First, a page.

Introduction by Austyn Allison
This is Campaign’s first Power List. If it looks a little familiar, it’s because it’s in some ways a new and improved iteration of our long-running Power Essays supplement.
For 2021 we decided to mix it up, revising the supplement’s practical definition of power (the ‘what is power?’ question is worth a lot of pages on its own; we’ll side-step it for now). This year we insisted that the only people we would ask to contribute and agree to include would be the heads of major companies – holding groups, agencies, media reps.
This gives us a real view from above. The people in the coming pages oversee thousands of staff and budgets worth tens of millions of dollars. And that’s before you even get to their experience.
Many of these people have risen through the ranks of their companies, while some have been brought in especially for their specific skillsets and expertise. It might be because this editor is getting older, but it seems industry leaders are getting younger. The old guard are starting to step back and letting new faces in to run the show and take it forward.
There are no women in the list, and that’s a shame. It’s an embarrassment to the industry that so few top spots are taken by women. This list isn’t comprehensive, and some people declined or were unable to take part. But even if it had every single top player in it, the list would still be overwhelmingly male. We need more women leading the industry at CEO and chairperson level.
While you’ll see our ‘rapid fire’ questions are uniform, there was no set brief for the essays each person on the list wrote. We asked them to explore the issues affecting them and that they feel the industry should address. Therefore, similarities between essays are not scripted. You’ll spot some themes I didn’t, I’m sure, but here’s some things I noticed:
There’s a focus on people over technology. In some cases this is manifested as a drive to make client brands more empathetic and values-led; in others it comes through as prioritising the welfare of staff.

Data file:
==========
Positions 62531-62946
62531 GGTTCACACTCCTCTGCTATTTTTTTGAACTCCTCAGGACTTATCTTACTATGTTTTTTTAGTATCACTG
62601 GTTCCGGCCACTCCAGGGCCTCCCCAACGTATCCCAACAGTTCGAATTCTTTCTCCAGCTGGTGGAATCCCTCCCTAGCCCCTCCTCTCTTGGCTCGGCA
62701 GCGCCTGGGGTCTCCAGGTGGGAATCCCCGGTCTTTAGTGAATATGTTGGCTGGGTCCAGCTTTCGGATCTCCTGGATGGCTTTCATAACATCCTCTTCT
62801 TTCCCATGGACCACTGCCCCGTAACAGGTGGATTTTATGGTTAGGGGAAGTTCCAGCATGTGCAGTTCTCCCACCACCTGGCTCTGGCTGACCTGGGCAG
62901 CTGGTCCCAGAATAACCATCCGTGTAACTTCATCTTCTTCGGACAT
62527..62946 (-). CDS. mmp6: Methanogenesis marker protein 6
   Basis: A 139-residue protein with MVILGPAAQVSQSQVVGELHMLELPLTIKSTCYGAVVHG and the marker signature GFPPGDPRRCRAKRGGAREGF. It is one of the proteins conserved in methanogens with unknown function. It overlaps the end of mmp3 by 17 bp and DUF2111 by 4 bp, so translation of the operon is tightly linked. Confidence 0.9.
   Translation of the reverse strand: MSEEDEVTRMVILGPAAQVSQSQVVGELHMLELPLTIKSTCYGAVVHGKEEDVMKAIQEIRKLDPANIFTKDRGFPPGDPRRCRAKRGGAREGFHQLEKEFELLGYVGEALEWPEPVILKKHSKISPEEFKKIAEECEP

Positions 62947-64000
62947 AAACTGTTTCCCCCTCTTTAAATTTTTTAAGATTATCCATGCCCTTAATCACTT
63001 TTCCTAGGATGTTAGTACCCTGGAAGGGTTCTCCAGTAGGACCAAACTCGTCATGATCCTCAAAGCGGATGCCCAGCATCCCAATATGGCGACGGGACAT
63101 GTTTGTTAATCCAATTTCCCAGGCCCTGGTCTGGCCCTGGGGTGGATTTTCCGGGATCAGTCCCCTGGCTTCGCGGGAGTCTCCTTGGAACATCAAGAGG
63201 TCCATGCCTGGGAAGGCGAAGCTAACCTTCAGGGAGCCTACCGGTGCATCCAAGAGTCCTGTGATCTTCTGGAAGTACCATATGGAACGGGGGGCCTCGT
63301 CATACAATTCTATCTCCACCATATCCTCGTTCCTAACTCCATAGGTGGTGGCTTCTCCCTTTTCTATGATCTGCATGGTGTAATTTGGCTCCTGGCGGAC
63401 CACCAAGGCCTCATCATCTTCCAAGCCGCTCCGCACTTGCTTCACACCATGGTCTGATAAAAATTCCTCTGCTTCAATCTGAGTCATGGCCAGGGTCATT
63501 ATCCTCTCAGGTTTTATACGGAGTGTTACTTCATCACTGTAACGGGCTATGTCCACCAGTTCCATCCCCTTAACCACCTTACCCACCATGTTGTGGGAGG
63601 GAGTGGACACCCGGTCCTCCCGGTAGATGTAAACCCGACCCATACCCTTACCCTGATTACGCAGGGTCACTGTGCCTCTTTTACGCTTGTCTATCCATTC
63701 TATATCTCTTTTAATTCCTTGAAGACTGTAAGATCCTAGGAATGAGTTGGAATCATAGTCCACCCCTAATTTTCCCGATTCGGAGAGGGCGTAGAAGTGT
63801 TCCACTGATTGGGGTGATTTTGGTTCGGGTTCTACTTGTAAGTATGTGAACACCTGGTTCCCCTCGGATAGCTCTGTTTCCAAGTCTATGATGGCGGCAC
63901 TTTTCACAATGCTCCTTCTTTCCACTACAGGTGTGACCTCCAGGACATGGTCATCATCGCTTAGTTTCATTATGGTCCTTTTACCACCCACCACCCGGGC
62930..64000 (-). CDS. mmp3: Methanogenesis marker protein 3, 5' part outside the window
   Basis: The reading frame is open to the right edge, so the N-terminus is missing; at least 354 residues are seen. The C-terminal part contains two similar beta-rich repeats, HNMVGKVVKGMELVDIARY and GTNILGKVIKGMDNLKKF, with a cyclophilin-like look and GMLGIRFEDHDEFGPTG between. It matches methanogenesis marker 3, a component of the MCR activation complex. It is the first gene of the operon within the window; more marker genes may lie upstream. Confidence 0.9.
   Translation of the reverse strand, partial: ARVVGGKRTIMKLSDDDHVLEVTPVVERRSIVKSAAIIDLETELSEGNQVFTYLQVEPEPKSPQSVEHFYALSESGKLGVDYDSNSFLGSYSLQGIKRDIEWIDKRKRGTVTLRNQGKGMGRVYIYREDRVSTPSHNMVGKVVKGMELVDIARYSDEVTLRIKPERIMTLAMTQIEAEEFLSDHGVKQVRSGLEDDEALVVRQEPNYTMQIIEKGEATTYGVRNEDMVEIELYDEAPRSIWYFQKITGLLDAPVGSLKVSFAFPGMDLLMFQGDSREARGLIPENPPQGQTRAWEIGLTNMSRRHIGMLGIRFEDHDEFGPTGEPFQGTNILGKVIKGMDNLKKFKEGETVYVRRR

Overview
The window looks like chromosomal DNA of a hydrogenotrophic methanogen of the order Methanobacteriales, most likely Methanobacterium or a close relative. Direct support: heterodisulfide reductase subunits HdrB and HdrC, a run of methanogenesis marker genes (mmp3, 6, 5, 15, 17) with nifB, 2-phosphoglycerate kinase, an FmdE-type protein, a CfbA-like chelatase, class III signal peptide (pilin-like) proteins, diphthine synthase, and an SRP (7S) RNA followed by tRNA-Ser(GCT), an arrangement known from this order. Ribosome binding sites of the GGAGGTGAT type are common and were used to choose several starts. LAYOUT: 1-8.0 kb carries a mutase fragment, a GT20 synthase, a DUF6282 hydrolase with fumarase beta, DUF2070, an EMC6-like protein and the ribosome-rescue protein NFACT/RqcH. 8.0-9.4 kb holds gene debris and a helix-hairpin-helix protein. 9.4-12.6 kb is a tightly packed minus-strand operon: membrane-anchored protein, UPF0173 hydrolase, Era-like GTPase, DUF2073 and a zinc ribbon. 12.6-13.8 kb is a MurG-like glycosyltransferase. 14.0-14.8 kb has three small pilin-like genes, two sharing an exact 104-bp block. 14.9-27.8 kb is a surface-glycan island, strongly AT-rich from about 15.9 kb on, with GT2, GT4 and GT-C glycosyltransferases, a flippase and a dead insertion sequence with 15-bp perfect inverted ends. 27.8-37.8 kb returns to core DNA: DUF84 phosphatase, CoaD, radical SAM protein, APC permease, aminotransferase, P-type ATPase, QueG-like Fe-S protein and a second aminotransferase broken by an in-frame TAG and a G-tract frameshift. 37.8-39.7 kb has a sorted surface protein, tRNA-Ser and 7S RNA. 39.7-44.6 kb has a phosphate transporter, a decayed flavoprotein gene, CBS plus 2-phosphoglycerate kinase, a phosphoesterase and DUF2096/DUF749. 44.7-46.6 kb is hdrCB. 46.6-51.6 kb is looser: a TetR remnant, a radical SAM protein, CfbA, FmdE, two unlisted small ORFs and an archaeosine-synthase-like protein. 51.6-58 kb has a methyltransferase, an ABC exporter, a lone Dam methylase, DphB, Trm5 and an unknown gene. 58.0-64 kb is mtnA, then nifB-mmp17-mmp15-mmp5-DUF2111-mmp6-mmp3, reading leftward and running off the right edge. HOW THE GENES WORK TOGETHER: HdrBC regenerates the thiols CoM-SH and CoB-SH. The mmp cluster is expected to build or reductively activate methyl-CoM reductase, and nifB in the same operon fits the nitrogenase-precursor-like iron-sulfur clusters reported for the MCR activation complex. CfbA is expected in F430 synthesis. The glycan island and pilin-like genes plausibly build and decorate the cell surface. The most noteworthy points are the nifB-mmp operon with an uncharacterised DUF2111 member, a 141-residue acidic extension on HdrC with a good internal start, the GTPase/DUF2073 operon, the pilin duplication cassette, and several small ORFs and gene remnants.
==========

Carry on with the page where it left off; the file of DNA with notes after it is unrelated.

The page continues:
The use of empathy as a branding tool has been growing for some time as greater choice and consumer agency appear in the market, through e-commerce and more direct social conversations. Covid-19’s effect was to accelerate the growth further, as isolation and the memento mori of a deadly pandemic reminded marketers that consumers like to believe there is more to life than late-stage capitalism.
Focusing on one’s own people is perhaps a more coronavirus-initiated phenomenon. The industry has been talking about employee welfare for years, but that hasn’t put a stop to the high stress and long hours. Now there’s what feels like a more genuine drive towards, or at least concern about, employee wellbeing.
This could be due to humanitarian revelations about the thousands of lives these men are responsible for, or simply a more business-centric need to avoid ‘the Great Resignation’.
There’s no one-size-fits-all solution to the industry’s people problems, and the leaders realise that neither they nor their peers can offer a panacea. As one writer says, “the days of single-format leadership are numbered”.
So here you will find a lot of different ways of looking at similar problems. It is fascinating to see where the media, marketing and advertising industry’s leaders are going and how they plan to get there.
Another shared trait you will see is that power players are unified in thanking their teams and families and learning from those around them. And a lot of them also say they are on healthy diets and meal plans – further proof that they are looking to put the side-effects of the pandemic behind them.
The MENA Power List 2021: Challenges are growth opportunities for those who dare, by W Group’s Habib Wehbi